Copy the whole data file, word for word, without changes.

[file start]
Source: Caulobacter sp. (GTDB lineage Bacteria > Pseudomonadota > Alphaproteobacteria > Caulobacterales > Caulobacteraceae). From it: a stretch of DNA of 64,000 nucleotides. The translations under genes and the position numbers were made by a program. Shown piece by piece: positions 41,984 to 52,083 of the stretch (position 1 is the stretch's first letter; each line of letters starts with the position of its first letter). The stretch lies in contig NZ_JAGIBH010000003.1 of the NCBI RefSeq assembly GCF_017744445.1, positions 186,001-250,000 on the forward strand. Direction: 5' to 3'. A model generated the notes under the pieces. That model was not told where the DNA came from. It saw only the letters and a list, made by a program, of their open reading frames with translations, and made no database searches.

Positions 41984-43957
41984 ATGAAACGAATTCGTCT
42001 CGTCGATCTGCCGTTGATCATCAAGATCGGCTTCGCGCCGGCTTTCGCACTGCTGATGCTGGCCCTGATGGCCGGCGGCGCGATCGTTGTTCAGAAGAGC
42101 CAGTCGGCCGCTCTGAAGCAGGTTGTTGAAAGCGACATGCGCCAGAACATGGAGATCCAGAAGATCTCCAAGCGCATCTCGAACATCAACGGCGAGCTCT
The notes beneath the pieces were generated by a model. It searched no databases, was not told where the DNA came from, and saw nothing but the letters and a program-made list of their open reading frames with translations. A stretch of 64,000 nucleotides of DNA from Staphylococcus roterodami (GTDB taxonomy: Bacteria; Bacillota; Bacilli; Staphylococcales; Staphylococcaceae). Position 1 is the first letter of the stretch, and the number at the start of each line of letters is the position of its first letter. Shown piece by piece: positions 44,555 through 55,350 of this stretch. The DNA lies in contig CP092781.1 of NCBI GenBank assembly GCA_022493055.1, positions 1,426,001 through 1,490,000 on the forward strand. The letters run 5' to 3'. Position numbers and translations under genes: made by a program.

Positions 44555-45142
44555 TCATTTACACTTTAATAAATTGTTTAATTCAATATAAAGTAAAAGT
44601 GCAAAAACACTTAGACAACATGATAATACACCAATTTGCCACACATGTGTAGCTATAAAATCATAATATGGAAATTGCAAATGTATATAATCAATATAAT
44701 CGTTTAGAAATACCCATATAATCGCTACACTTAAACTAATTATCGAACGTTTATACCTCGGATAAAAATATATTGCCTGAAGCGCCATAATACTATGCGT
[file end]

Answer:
Source: Caulobacter sp. (GTDB lineage Bacteria > Pseudomonadota > Alphaproteobacteria > Caulobacterales > Caulobacteraceae). From it: a stretch of DNA of 64,000 nucleotides. The translations under genes and the position numbers were made by a program. Shown piece by piece: positions 41,984 to 52,083 of the stretch (position 1 is the stretch's first letter; each line of letters starts with the position of its first letter). The stretch lies in contig NZ_JAGIBH010000003.1 of the NCBI RefSeq assembly GCF_017744445.1, positions 186,001-250,000 on the forward strand. Direction: 5' to 3'. A model generated the notes under the pieces. That model was not told where the DNA came from. It saw only the letters and a list, made by a program, of their open reading frames with translations, and made no database searches.

Positions 41984-43957
41984 ATGAAACGAATTCGTCT
42001 CGTCGATCTGCCGTTGATCATCAAGATCGGCTTCGCGCCGGCTTTCGCACTGCTGATGCTGGCCCTGATGGCCGGCGGCGCGATCGTTGTTCAGAAGAGC
42101 CAGTCGGCCGCTCTGAAGCAGGTTGTTGAAAGCGACATGCGCCAGAACATGGAGATCCAGAAGATCTCCAAGCGCATCTCGAACATCAACGGCGAGCTCT
The notes beneath the pieces were generated by a model. It searched no databases, was not told where the DNA came from, and saw nothing but the letters and a program-made list of their open reading frames with translations. A stretch of 64,000 nucleotides of DNA from Staphylococcus roterodami (GTDB taxonomy: Bacteria; Bacillota; Bacilli; Staphylococcales; Staphylococcaceae). Position 1 is the first letter of the stretch, and the number at the start of each line of letters is the position of its first letter. Shown piece by piece: positions 44,555 through 55,350 of this stretch. The DNA lies in contig CP092781.1 of NCBI GenBank assembly GCA_022493055.1, positions 1,426,001 through 1,490,000 on the forward strand. The letters run 5' to 3'. Position numbers and translations under genes: made by a program.

Positions 44555-45142
44555 TCATTTACACTTTAATAAATTGTTTAATTCAATATAAAGTAAAAGT
44601 GCAAAAACACTTAGACAACATGATAATACACCAATTTGCCACACATGTGTAGCTATAAAATCATAATATGGAAATTGCAAATGTATATAATCAATATAAT
44701 CGTTTAGAAATACCCATATAATCGCTACACTTAAACTAATTATCGAACGTTTATACCTCGGATAAAAATATATTGCCTGAAGCGCCATAATACTATGCGT